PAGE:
1770," says Mr. Radcliffe, 2 "the land in our township was occupied by between fifty to sixty farmers; rents, to the best of my recollection, did not exceed ten shillings per statute acre, and out of these fifty or sixty farmers there were only six or seven who raised their rents directly from the produce of their farms; all the rest got their rents partly in some branch of trade, such as spinning and weaving woollen, linen, or cotton. The cottagers were employed entirely in this manner, except for a few weeks in the harvest. Being one of those cottagers, and intimately acquainted with all the rest, as well as every farmer, I am better able to relate particularly how the change from the old system of hand labour to the new one of machinery operated in raising the price of land. Cottage-rents at that time, with convenient loom-shop and a small garden attached, were from one-and-a-half to two guineas per annum. The father of a family would earn from eight shillings to half-a-guinea at his loom, and his sons, if he had one, two, or three alongside of him, six or eight shillings per week; but the great sheet-anchor of all cottages and small farms was the labour attached to the hand wheel; and when it is considered that it required six or eight hands to prepare and spin yarn of any of the three materials I have mentioned, sufficient for the

1 64

2 44

"Dialect of South Lancashire," Introduction, p. 4.

Origin of the System of Manufacture commonly called Power-Loom Weaving," by William Radcliffe ; pp. 59-66 (Stockport, 1828)

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consumption of one weaver-this shows clearly the in-
exhaustible source there was for labour for every person
from the age of seven to eighty years (who retained
their sight and could move their hands) to earn their
and of the worsted manufacture about
the same period Mr. James gives the following very inte-
resting particulars: 1 "The work was entirely domestic,
and its different branches widely scattered over the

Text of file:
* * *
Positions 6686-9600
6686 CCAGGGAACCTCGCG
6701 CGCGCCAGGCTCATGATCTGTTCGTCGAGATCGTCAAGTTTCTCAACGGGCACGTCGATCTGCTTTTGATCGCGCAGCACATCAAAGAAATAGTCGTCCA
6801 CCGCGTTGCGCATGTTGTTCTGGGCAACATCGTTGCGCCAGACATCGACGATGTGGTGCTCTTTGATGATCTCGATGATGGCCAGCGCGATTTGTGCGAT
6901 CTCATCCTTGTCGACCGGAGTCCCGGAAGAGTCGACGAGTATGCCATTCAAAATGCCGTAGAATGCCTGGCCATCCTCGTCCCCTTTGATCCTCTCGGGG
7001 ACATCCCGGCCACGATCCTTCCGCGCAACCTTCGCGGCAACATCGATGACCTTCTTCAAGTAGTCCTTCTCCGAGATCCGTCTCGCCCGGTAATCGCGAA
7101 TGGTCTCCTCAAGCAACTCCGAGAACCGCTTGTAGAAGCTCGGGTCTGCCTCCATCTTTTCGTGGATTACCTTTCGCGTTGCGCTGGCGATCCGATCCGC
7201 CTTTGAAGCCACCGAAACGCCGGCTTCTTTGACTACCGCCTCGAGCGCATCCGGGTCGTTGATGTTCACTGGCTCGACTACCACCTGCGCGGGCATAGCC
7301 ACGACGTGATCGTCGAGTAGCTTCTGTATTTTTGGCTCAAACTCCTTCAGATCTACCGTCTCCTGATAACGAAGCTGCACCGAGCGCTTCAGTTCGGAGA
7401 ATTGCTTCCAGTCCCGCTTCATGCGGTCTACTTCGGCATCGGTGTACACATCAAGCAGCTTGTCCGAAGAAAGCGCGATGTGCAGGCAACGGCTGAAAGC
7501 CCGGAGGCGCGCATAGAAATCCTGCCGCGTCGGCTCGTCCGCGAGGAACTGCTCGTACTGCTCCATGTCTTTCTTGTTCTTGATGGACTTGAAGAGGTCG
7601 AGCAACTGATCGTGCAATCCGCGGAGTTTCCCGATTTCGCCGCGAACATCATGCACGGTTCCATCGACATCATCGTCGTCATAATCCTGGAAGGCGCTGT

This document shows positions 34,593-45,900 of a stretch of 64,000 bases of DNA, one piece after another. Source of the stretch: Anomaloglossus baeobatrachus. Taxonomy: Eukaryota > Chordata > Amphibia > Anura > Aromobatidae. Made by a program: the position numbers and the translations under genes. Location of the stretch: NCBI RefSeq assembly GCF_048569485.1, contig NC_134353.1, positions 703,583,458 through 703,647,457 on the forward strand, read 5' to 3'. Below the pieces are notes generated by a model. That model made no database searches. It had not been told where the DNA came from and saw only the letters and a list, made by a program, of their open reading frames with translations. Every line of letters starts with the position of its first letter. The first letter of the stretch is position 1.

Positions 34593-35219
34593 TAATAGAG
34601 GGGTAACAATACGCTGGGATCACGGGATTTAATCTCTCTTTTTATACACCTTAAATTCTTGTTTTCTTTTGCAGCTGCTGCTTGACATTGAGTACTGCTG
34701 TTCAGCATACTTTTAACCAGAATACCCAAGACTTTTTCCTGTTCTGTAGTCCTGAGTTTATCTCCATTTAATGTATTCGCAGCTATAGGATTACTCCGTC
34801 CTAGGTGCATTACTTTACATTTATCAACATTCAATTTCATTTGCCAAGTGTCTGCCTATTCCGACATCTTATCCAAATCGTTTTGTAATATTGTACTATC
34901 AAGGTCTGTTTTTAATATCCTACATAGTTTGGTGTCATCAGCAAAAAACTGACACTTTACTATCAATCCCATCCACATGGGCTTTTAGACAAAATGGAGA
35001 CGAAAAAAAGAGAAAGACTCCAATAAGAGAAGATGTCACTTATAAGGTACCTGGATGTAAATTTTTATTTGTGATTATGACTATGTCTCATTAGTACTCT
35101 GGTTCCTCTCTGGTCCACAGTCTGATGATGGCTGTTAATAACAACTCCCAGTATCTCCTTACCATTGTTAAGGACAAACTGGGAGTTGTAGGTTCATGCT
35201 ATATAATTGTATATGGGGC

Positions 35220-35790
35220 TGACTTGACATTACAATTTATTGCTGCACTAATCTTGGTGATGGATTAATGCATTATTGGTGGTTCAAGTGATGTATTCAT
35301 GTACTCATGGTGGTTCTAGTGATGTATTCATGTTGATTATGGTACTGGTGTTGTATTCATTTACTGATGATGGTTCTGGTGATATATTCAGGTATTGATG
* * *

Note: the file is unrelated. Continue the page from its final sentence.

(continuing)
country. First, the manufacturer had to travel on horse-
back to purchase his raw material amongst the farmers,
or at the great fairs held in those old towns that had
formerly been the exclusive markets, or, as they were
called, staples,' of wool. The wool safely received was
handed over to the sorters, who rigorously applied their
gauge of required length of staple, and mercilessly
chopped off by shears or hatchet what did not reach
their standard as wool fit only for the clothing trade.
The long wool then passed into the hands of the
combers, and, having been brought back by them into
the combed state, was again carefully packed and
strapped on the back of the sturdy horse to be taken
into the country to be spun.
Here, at each

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village, he had his agents, who received the wool, distributed it amongst the peasantry, and received it back as yarn. The machine employed was still the old one-thread wheel, and in summer weather on many a village green might be seen the housewives plying their busy trade, and furnishing to the poet the vision of contentment spinning at the cottage door.2 Returning, in safety with his yarn, the manufacturer had now to

1 64

History of the Worsted Manufacture,” p. 323.

2 Compare Wordsworth's fine sonnet commencing, "Nuns fret not at their convent's narrow room."

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seek out his weavers, who ultimately delivered to him his camblets, or russels, or serges, or tammies, or calimancoes (such were then the leading names of the fabrics), ready for sale to the merchant, or delivery to the dyer."


The real employer of labour under such a system as the above was practically the merchant, the act of producing the finished commodity being split up into a number of independent parts, and the producers having no conscious connection with one another. But the merchant of those days led a very different life from the merchant of to-day. Thomas Walker has described in The Original1 the life of a Manchester merchant, born at the beginning and probably in full career about the middle of the eighteenth century, that is just before the transitional time; and this description will supplement in a very useful manner those gone before. "He sent the manufactures of the place into Nottinghamshire, Lincolnshire, Cambridgeshire, and the intervening counties, and principally took in exchange feathers from Lincolnshire, and malt from Cambridgeshire and Nottinghamshire. All his commodities were conveyed on pack-horses, and he was from home the greater part of every year, performing his journeys leisurely on horseback. His balances were received in guineas, and were carried with him in his saddle bags. He was exposed to the vicissitudes of the weather, to great labour and fatigue, and to constant danger." It was an advance on this method of doing business, he says, when the merchant, instead of going

"The Original," by Thomas Walker, M.A., p. 121; Morley's Universal Library (Routledge, 1887).